Clint Eastwood knows how to make a classically crafted film and in the last few years he has perfected his sense of timing. We are in the midst of award season and again Eastwood is prepared to make his presence felt with his new, factually based film Invictus starring Morgan Freeman and Matt Damon. The film is a hybrid biopic and sports movie, revealing the inspiring story of South African president Nelson Mandela’s attempt to unite his country through the power of a rugby team during the 1995 world cup. Can you hear the applause already?
The audience is engulfed in the social and political climate immediately. Upon his release from prison, Mandela (Freeman), is celebrated by poor black children while just across the road rich white rugby youths jeer the approach of a new era. The damaging effects of apartheid are constantly being referenced throughout the film and the focus of the first half is the mending of these social relationships for the newly elected president Mandela. Freeman takes on his role admirably, exhibiting the determination of Mandela to create a new nation.
In one such scene, Freeman speaks to the national sports commission, urging them to keep the original name of the rugby team, a name associated with the apartheid era, in order to show the forgiveness and acceptance of all citizens. As expected, many people look at Mandela as naïve and not revolutionary in his approach, but his passionate stance is explained through a verse of a poem that gave him strength during incarceration. Freeman’s voice-over softly, yet powerfully states “I am the master of my fate, the captain of my soul”. The actor’s voice has become synonymous with narration and serves the recounting of Mandela’s past and poetic verses very well.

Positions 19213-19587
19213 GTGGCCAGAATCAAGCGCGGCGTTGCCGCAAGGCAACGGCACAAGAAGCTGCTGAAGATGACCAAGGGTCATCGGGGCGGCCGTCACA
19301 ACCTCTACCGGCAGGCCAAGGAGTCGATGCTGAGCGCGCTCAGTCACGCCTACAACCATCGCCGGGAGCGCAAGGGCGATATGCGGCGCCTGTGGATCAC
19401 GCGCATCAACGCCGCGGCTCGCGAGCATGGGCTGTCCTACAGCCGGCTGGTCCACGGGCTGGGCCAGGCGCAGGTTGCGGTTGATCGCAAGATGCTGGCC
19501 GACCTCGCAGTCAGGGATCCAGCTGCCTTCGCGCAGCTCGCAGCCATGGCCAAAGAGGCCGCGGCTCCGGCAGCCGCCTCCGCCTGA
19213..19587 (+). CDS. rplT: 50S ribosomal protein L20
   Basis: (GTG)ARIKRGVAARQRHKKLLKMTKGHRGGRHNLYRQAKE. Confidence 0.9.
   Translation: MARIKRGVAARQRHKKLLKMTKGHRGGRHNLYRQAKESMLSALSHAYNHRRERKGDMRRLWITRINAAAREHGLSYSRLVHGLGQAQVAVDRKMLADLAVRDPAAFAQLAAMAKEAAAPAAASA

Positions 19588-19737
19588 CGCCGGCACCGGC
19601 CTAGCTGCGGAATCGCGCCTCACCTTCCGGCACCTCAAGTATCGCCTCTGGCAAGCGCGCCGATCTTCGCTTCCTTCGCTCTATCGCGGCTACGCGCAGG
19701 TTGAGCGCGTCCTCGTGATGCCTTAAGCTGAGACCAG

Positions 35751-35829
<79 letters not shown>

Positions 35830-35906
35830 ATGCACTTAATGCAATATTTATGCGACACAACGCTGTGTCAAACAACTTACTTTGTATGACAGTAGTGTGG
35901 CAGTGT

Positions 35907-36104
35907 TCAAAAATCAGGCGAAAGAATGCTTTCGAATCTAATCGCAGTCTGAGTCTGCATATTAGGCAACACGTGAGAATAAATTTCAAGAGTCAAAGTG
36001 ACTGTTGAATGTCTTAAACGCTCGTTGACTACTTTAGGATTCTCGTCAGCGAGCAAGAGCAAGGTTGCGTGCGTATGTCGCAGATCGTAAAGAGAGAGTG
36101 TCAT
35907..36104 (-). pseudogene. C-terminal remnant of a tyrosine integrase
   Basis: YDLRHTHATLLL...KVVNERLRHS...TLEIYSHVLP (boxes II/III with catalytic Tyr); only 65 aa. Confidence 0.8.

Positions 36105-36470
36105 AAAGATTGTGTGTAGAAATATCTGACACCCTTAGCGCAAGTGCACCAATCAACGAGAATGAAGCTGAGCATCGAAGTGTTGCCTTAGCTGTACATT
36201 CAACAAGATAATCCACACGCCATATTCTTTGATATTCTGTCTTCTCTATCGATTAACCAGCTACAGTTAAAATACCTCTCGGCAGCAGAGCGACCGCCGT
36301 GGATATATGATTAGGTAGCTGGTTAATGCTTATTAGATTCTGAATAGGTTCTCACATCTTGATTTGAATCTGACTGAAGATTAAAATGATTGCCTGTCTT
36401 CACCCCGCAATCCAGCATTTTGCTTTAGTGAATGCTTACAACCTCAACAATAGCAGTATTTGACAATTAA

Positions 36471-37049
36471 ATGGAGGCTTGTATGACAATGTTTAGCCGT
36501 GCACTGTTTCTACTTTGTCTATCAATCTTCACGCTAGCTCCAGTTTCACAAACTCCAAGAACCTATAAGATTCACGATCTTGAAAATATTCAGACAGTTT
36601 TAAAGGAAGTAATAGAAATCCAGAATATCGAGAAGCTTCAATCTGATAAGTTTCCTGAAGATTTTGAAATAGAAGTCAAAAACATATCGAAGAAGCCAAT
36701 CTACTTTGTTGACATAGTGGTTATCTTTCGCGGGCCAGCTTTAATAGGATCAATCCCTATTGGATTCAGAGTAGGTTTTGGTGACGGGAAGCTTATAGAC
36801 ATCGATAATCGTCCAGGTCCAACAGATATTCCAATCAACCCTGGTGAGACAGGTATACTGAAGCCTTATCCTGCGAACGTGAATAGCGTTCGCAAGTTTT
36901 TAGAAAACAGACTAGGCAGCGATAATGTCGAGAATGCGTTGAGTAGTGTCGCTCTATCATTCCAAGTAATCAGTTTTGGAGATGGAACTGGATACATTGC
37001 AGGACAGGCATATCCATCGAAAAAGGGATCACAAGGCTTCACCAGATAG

Damon’s performance as Francois Pienaar is very well executed for how little character depth is achieved. He plays the captain of the Springbok rugby team and becomes a catalyst for Mandela, inspiring his team and eventually the new South Africa. Matt Damon’s scenes are well executed, but short and you can tell he performed to the best of his ability with what he was given. The second half of the film readjusts the focus to the world cup competition, taking great chunks of time out of this portion. Eastwood carefully films this gameplay, making sure to reiterate the importance of the national unity through expansive shots of the diverse crowd supporting the team. It becomes a little clichéd at times with inspirational musical interludes and sports sequences, but it is still entertaining. Some of the best scenes are between the two leaders, each actor doing credible interpretations of the real-life interactions.
With such amazing directorial work in his canon, it seems difficult to swallow Eastwood’s Invictus as just a good film. But that’s just it; it’s a good inspirational biopic/sports movie. Although it falls into some predictably cliché moments, they are easy to forgive due to the entertainment value.
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